Hackers claim that it was insecure code in a Federal Bureau of Investigation (FBI) portal designed to share information with state and local law enforcement authorities that they abused to send thousands of fake emails.
The hackers were able to distribute spam email from a legitimate FBI email address, impersonating FBI warnings that falsely claimed that the recipients' network had been breached.
In an interview with KrebsOnSecurity, the alleged hacker shared that they found a vulnerability in the FBI’s Law Enforcement Enterprise Portal (LEEP), which enabled them to inject a script for blasting the fake emails.
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Describing the flaw as a “horrible thing to be seeing on any website,” the hacker said this is the first time they’ve seen the flaw on a portal managed by the FBI.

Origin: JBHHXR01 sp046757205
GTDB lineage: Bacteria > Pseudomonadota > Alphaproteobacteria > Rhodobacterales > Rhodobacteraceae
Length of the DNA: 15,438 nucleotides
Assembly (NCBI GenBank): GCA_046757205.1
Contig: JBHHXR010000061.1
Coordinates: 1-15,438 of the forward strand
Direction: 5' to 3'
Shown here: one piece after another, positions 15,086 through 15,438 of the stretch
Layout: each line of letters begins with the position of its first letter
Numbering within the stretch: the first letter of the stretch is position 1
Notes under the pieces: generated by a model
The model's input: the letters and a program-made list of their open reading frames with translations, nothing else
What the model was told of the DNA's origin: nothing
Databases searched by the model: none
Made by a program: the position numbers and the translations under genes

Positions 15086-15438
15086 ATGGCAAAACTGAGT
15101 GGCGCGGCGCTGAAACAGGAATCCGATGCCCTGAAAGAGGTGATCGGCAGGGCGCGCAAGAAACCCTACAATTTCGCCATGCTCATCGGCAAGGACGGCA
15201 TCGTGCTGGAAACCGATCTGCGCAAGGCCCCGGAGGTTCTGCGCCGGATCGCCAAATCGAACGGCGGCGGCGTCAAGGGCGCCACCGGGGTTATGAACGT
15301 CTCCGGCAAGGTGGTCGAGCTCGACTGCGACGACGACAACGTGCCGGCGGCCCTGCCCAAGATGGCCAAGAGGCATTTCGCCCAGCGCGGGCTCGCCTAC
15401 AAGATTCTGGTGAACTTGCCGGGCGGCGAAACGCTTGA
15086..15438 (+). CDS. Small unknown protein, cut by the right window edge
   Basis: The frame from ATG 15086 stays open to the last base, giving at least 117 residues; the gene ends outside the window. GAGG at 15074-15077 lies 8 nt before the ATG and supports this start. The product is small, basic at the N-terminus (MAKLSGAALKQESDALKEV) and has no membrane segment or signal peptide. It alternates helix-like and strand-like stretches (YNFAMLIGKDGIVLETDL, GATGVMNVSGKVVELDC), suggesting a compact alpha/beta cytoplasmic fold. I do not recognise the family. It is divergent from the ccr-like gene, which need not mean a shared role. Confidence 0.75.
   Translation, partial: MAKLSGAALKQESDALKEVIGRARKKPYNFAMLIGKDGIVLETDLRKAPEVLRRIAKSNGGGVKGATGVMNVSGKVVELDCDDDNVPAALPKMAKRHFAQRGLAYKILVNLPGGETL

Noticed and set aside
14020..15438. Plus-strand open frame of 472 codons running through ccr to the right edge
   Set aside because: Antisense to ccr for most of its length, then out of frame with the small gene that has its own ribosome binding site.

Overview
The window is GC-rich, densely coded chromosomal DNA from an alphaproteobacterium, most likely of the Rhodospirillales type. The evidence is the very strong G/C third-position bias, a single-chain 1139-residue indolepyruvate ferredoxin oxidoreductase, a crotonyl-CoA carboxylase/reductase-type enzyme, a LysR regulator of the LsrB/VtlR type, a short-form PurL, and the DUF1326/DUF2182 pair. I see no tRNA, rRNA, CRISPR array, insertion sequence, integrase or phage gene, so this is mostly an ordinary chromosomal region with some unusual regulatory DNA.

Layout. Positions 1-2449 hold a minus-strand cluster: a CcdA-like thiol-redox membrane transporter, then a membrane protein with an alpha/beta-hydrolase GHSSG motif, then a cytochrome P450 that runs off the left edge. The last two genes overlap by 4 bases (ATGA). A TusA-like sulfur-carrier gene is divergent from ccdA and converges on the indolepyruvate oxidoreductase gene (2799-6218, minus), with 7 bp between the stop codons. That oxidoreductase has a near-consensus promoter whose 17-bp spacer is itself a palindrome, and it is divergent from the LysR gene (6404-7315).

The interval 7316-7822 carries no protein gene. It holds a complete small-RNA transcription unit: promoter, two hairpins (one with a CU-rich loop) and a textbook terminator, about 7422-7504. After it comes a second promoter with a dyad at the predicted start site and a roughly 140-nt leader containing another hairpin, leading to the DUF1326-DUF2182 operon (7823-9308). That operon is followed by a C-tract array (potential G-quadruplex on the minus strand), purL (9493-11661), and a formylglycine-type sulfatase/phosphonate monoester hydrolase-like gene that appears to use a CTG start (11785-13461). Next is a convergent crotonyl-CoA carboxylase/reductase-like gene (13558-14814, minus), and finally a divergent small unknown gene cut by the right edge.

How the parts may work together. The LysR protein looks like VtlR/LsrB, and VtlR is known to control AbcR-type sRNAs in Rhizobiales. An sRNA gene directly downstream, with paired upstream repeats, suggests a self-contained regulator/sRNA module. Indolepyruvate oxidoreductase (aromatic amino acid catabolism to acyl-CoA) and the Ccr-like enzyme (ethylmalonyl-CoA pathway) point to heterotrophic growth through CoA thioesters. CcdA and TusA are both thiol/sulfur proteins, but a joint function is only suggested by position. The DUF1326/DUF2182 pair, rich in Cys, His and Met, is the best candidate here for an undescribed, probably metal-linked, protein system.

Caught in the crossfire
Confirming the incident, the FBI through a statement assured that while the messages did originate from a server managed by the FBI, it was isolated from the agency's corporate email, and did not allow the hacker access to any data, or personally identifiable information (PII) on the FBI's network.
They added that it was a “software misconfiguration” in LEEP that facilitated the hackers to send the fake emails.
“Once we learned of the incident we quickly remediated the software vulnerability, warned partners to disregard the fake emails, and confirmed the integrity of our networks," the FBI told BleepingComputer.
Interestingly, the fake message warned recipients about a “sophisticated chain attack” from an advanced threat actor known, who they identified as Vinny Troia.
Incidentally, Troia is the head of cybersecurity research of dark web intelligence companies NightLion and Shadowbyte, and a perennial target of threat actors. In fact, according to reports, threat actors often conduct malicious operations, such as website defacements, and then try to falsely pin the attacks on Troia.
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